Statistical Analysis

Statistical analysis was performed using SPSS software (SPSS for Windows, version 22.0. [IBM Corp., 2013, Armonk, NY, USA]). Proportional data are presented in numbers and percentages, and continuous variables are presented in medians and 25th to 75th percentiles. Continuous variables were tested using nonparametric Mann-Whitney test, and proportional data were tested using Pearson χ 2 test. Logistic regression analysis was used to estimate odds ratios (OR) for factors related to 1-year mortality. All the categorical and continuous variables with univariate significance <0.1 were included into the model. Continuous variables were categorized using local reference values when possible.


Results


Patient Demographics and Preoperative Factors

Of the 204 patients, 47 patients (23.0%) died within 1 year from the operation. Median survival time of the 1-year nonsurvivors was 218 days (119 to 299). A total of 8 patients died within 3 months from the operation and 1 of them within 30 days.

Most of the 1-year nonsurvivors were men (n = 36 (76.6%), P = .004) and were more often recorded as ASA 3 to 4 (n = 38 (80.9%) versus 85 (54.1%), P = .001) compared with the 1-year survivors. Preoperative leukocyte and C-reactive protein (CRP) levels were higher in nonsurvivors than in survivors (7.6 [6.7 to 9.5] x 10 9 /L vs 6.9 [5.5 to 8.4] x 10 9 /L, P = .002 and 16 [12 to 39]mg/L vs 5 [3 to 20] mg/L, P = .013), and the albumin levels were lower (39 [36 to 43] g/L vs 42 [39 to 44]g/L, P = .019). A total of 30 (85.7%) 1-year non-survivors had tumor stage 3 or 4 in contrast to 75 (64.1%) survivors ( P = .015). There were no other differences between survivors and nonsurvivors in patient demographics or preoperative data ( Table 1 .).

Table 1
Patient Demographics and Preoperative Values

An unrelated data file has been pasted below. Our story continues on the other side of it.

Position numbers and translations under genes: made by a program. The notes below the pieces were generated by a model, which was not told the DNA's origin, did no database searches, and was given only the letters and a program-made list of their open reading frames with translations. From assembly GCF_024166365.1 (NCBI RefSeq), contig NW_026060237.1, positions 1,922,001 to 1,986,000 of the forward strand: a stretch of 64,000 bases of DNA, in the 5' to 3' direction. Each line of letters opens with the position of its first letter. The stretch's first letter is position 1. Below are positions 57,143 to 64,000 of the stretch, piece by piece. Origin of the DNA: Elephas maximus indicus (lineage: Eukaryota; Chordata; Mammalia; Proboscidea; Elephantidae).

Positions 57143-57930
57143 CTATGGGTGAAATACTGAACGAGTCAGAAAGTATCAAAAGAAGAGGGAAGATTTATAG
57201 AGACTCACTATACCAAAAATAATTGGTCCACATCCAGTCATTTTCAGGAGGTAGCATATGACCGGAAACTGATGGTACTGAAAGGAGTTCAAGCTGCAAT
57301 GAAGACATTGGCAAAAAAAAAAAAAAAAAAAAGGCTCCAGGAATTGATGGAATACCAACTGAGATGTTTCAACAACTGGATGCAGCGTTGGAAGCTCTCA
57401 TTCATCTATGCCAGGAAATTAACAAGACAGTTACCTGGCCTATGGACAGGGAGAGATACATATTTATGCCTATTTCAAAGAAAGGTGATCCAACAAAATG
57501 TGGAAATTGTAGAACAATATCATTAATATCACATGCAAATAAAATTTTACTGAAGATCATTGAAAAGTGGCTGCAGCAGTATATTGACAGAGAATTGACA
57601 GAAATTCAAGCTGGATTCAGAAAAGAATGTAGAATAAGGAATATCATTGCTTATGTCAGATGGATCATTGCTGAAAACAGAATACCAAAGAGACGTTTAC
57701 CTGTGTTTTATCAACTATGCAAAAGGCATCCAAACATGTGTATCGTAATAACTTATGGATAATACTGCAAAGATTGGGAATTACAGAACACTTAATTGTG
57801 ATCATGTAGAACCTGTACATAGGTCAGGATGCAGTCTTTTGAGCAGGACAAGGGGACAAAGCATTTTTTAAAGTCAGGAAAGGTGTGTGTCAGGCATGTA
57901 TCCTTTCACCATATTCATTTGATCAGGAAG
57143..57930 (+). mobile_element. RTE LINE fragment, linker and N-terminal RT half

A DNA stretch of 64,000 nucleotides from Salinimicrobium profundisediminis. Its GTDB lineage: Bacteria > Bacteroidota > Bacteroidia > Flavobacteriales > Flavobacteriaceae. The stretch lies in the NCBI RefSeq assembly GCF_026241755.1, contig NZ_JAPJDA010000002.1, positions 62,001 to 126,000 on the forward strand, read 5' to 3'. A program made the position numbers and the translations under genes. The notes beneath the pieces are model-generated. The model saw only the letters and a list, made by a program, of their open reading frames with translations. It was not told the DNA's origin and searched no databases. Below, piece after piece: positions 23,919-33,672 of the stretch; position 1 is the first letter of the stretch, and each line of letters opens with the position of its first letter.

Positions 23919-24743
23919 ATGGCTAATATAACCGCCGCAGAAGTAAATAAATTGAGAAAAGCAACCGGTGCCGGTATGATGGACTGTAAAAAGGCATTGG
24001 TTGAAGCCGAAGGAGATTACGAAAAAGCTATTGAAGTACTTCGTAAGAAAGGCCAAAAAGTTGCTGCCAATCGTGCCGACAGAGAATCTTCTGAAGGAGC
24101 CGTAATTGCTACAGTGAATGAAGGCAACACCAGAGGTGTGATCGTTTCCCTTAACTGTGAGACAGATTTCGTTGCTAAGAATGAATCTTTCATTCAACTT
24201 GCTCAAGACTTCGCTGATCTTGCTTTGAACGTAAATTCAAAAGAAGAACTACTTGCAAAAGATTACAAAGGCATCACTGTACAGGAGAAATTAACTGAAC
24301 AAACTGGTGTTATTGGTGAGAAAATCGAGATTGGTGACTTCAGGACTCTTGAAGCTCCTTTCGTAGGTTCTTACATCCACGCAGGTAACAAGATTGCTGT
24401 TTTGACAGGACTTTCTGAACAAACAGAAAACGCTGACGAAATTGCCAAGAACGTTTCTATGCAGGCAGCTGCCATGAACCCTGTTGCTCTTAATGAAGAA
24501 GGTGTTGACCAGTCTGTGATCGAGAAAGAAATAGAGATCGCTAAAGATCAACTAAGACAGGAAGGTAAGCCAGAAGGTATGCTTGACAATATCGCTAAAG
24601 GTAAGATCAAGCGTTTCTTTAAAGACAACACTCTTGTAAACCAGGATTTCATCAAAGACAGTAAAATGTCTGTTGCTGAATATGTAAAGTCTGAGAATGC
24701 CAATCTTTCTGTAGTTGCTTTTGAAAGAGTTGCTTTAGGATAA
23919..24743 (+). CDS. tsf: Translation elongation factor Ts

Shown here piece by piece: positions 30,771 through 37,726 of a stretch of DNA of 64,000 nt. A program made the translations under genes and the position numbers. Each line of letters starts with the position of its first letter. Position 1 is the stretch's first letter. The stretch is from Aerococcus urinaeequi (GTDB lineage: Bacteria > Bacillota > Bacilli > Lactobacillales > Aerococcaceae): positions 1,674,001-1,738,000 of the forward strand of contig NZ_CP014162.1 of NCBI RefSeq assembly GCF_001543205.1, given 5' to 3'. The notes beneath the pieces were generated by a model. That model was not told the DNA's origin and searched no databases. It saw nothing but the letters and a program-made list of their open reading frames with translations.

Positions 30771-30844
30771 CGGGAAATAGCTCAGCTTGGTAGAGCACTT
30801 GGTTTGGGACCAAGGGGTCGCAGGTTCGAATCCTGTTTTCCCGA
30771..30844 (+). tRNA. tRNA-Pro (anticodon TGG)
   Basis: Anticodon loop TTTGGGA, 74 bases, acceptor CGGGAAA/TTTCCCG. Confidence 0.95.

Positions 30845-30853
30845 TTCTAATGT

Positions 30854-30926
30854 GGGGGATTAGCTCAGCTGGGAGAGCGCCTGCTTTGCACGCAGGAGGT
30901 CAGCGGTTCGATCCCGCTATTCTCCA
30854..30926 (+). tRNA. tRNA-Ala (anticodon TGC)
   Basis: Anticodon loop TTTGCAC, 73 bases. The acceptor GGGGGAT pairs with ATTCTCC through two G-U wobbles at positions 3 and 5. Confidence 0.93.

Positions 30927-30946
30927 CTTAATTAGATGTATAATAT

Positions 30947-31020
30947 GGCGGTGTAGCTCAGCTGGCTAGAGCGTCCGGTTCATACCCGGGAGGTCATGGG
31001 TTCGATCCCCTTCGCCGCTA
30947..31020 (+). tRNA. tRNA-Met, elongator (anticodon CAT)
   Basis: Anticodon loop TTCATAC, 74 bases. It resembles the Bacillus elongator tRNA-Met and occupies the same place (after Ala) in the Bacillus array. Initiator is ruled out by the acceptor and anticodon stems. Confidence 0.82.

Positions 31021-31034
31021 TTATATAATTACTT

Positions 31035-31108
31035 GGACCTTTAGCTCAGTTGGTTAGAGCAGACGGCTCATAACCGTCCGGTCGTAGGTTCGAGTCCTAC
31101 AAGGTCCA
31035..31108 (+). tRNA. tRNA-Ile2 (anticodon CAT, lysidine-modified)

1-Yr Survivors
N = 157
1-Yr Nonsurvivors
N = 47
Missing Data (1-Yr survivors/1-Yr Nonsurvivors) P Value
Male gender 83 (52.9) 36 (76.6) .004
Age 65 [57 to 75] 69 [62 to 76] .061
ASA>2 85 (54.1) 38 (80.9) .001
CCI>1 47 (29.9) 20 (42.6) .106
Smoking 64 (40.8) 23 (49.9) .320
Alcohol abuse 49 (31.2) 16 (34.0) .715
Body mass index 24.2 [20.9 to 27.4] 24.4 [20.7 to 26.7] .716
Tumor stage .060
T1 7 (6.0) 1 (2.9) 40/12
T2 35 (29.9) 4 (11.4)
T3 26 (22.2) 14 (40.0)
T4 49 (41.9) 16 (45.7)
Hemoglobin (g/L) 132 [121 to 143] 131 [114 to 146] 16/3 .778
Thrombocytes (10 9 /L) 277 [220 to 330] 279 [224 to 355] 4/0 .615
Leucocytes (10 9 /L) 6.9 [5.5 to 8.4] 7.6 [6.7 to 9.5] 23/4 .002
CRP (mg/L) 5 [3 to 20] 16 [12 to 39] 117/31 .013
Creatinine mmol/L 63 [55 to 71] 67 [49 to 78] 6/1 .790
Albumin g/L 42 [39 to 44] 39 [36 to 43] 29/12 .019
Tumor .742
Tongue 62 (9.7) 15 (31.9)
Maxilla 18 (11.5) 4 (8.5)
Mandible 20 (12.6) 8 (17.0)
Larynx 15 (9.6) 8 (17.0)
Melanoma 12 (7.7) 5 (10.6)
Palatinal 10 (6.4) 3 (6.4)
Buccal mucosa 14 (9.0) 2 (4.3)
Parotic gland 4 (2.6) 2 (4.3)
Lymphoma 1 (0.6) 0 1/0
Abbreviations: ASA, American Society of Anesthesiologists classification; CCI, Charlson Comorbidity Index; CRP, C-reactive protein.

Intraoperative and Postoperative Factors

There were no differences in the intraoperative variables between 1-year survivors and nonsurvivors. The Sequential Organ Failure Assessment scores in immediate postoperative phase were higher in nonsurvivors (4 [3 to 5] vs 3 [2 to 4], P = .003). The first postoperative day leukocytes were higher in nonsurvivors (11.4 vs 8.9 [7.3 to 12.2], P = .001). The increase between preoperative and postoperative leukocyte count was higher in the nonsurvivors (1.8 [0.7 to 3.4] vs 2.4 [1.3 to 5.7], P = .037) ( Table 2 ).

Table 2
Intraoperative and Postoperative Factors
1-Yr Survivors
N = 157
1-Yr Nonsurvivors
N = 47
P Value
Duration of operation (min) 610 [530 to 682] 635 [549 to 707] .821
Intraoperative blood loss (mL) 580 [350 to 950] 600 [370 to 1,040] .318
Blood transfusion 70 (44.6) 25 (53.2) .299
Intraoperative fluid administration (mL) 5,400 [4,400 to 6,900] 5,400 [4,400 to 6,250] .936
Fluid administration per body weight 82.6 [62.5 to 106.3] 78.5 [65.9 to 110.4] .982
Free flap .05
RFA 60 (38.5) 10 (21.7)
ALT 46 (29.5) 23 (50.0)
LD 1 (0.6) 3 (6.5)
Scapula 6 (3.8) 3 (6.5)
Fibula 20 (12.8) 5 (10.9)
Lateral arm 14 (9.0) 0
Other 9 (5.8) 2 (4.3)
SOFA 3 [2 to 4] 4 [3 to 5] .003
APACHE II 12 [10 to 15] 13 [11 to 15] .057
1.POD hemoglobin (g/L) 99 [94 to 107] 98 [93 to 108] .539
1. POD leucocytes (10 9 /L) 8.7 [7.2-11.3] 11.4 [9.0-14.2] <.001
Increase in leucocytes (10 9 /L) 1.8 [0.7-3.4] 2.4 [1.3-5.7] .037
1.POD CRP (mmol/L) 61 [43 to 87] 78 [47 to 111] .044
Increase in CRP mmol/L 55 [32 to 75] 40 [21 to 66] .410
1 POD (creatinine mmol/L) 56 [48 to 68] 55 [49 to 75] .390
ICU LOS (d) 0.9 [0.8 to 1.7] 0.8 [0.7 to 1.1] .184
Abbreviations: ALT, anterolateral thigh; APACHE II, Acute Physiology and Chronic Health Evaluation II; CRP, C-reactive protein; ICU LOS, intensive care unit length of stay; LD, latissimus dorsi; POD, postoperative day; RFA, radial forearm; SOFA, Sequential Organ Failure Assessment.